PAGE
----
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Vol.32 No.1 February 1999

Gordon Cameron

February 99 Columns
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Gordon Cameron
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As Jim Blinn mentions in his SIGGRAPH 98 keynote (reprinted in this issue), "non-photorealistic rendering (NPR) was something that nobody really predicted a need for." It is becoming apparent, however, that the need is indeed very “real,” and that animators and artists are increasingly drawn to the non-photorealistic possibilities that the computer graphics (CG) medium offers. In the feature film arena particularly, the traditional requirement has been for sophisticated realistic (or hyper-realistic) effects that integrate seamlessly with live action visuals, and this has driven the technology towards the synthesis of the real world. However, as the industry and tools mature (with the latter becoming more affordable and hence accessible), an increasing number of animators are becoming more confident in pushing the artistic envelope, and we are beginning to see some very interesting non-photorealistic results.

Perhaps the most widely known variant of NPR currently being deployed in the animation field is “toon rendering” in its many forms (for examples, see The Prince of Egypt, Princess Mononoke and The Physics of Cartoons). The visual results are perhaps most easily described as “3D cartoons,” and the rendering technique draws on the wealth of experience, knowledge and artistic technique accumulated over decades in traditional hand-drawn cartoon animation to provide a visual language which can be expanded upon, and combined with 3D computer graphics, to create a unique hybrid 2D/3D look. We are starting to see artists and animators drawing on their background and interest in other visual media (painting, drawing, photography, animation, etc.) to influence their CG work. (For example, in What Dreams May Come, the look of the computer graphics imagery is very much influenced by the paintings of German expressionist Caspar David Friedrich.

Gordon Cameron
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In addition, people are developing their own unique visual styles, blending computer graphics with these other media and coming up with truly new forms of expression (an early example that springs to mind would be The Mystery of Rampo, with its intriguing mix of traditional and CG effects). None of this is particularly new or surprising to SIGGRAPH attendees, as the electronic theatre and art shows have been exhibiting experimental and non-photorealistic work for many years - the difference, I think, is that there is a growing acceptance in the “outside world” of computer graphics as an artistic medium, with the CG artist not limited to “merely” mimicking reality.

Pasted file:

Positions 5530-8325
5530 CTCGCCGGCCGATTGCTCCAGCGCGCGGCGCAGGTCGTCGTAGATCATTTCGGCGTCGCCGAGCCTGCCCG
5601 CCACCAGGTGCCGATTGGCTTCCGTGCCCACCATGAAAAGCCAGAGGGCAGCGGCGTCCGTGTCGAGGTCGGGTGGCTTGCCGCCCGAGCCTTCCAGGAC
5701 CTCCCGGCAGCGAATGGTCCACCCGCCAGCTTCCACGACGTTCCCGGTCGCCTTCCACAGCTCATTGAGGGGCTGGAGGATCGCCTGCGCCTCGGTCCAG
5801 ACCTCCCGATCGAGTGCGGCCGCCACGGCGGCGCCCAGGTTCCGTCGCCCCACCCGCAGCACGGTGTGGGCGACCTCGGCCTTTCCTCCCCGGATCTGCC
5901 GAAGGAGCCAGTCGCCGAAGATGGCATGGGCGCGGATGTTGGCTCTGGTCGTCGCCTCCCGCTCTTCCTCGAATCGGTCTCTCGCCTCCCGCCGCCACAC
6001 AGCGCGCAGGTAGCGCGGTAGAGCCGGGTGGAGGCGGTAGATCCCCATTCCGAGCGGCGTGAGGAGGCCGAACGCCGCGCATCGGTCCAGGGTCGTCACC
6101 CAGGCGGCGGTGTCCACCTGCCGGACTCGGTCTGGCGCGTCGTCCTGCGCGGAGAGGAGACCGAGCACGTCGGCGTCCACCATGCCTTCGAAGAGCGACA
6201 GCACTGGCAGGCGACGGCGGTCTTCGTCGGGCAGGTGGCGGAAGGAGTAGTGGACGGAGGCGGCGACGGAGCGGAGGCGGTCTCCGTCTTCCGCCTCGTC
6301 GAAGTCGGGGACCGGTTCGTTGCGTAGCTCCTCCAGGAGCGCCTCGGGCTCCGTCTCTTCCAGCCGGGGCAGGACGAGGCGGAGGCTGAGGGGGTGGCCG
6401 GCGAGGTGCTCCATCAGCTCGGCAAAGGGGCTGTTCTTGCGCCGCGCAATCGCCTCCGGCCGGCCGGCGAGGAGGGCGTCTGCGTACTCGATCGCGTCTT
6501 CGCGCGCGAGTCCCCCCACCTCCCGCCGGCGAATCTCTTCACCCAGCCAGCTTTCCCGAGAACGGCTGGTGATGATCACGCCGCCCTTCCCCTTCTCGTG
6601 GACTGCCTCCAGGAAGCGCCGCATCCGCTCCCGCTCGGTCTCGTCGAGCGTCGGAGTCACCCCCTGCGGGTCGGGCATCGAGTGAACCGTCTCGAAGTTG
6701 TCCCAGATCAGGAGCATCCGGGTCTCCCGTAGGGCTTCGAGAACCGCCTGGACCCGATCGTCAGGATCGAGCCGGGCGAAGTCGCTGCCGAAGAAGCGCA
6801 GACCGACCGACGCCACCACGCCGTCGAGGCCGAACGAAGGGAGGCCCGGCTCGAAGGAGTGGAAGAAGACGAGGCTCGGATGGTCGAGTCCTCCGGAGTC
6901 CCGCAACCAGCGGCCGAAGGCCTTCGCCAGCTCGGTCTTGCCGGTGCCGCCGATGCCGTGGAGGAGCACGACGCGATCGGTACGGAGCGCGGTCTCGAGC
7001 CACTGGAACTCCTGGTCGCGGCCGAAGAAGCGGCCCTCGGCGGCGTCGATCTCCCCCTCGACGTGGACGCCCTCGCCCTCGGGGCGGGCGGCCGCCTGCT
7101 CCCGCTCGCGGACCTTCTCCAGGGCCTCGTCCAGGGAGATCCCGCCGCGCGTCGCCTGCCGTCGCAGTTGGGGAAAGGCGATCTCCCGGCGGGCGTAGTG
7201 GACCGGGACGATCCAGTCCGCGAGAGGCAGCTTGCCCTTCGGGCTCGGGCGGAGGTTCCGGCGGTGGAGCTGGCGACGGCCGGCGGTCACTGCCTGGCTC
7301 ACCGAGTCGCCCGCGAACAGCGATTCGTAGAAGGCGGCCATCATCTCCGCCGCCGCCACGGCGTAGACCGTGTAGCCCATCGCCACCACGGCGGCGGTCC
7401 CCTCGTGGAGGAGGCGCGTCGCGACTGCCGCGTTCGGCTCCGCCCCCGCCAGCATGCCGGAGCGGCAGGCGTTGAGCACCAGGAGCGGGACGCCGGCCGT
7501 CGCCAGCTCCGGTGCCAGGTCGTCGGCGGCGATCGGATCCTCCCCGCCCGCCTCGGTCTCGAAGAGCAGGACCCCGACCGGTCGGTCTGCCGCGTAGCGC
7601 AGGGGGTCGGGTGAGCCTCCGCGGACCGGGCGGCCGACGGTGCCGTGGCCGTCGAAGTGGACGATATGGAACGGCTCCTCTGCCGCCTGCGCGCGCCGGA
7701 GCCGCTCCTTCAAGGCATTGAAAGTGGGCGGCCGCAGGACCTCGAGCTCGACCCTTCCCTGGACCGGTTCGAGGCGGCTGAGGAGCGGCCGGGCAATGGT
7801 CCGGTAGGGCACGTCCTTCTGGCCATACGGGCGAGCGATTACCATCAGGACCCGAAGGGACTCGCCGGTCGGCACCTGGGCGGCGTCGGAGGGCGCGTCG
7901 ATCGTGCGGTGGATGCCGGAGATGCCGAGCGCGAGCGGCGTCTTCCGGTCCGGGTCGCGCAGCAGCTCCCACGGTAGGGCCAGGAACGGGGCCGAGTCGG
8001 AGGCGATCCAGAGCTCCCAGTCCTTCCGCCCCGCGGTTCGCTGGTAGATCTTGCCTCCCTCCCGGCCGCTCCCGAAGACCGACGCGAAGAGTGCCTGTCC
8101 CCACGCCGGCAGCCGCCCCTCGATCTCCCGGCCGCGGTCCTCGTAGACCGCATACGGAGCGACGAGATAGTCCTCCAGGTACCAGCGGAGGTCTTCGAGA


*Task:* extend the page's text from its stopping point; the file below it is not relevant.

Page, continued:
With this in mind, I thought it particularly timely to dedicate a focus issue towards the emerging field of non-photorealistic rendering, and I was delighted that Michael Arias agreed to act as guest editor. He has worked extensively in the area, and managed to pull together a terrific set of articles that serve as a fascinating window into the field today - my thanks go out to Mike and to all the writers.

As always, this issue contains a super set of columns, and I encourage you to read them and contact the columnists with your feedback. They are, I am certain, eager to hear from you. Additionally, please look for the election statements in the SIGGRAPH Activities section - this is your chance as a SIGGRAPH member to choose the leaders of the organization and to have your say.

Next time around, we will dedicate the issue to the columns, with expanded pieces where possible, and I hope to see you then. In the meantime, I hope you enjoy this issue!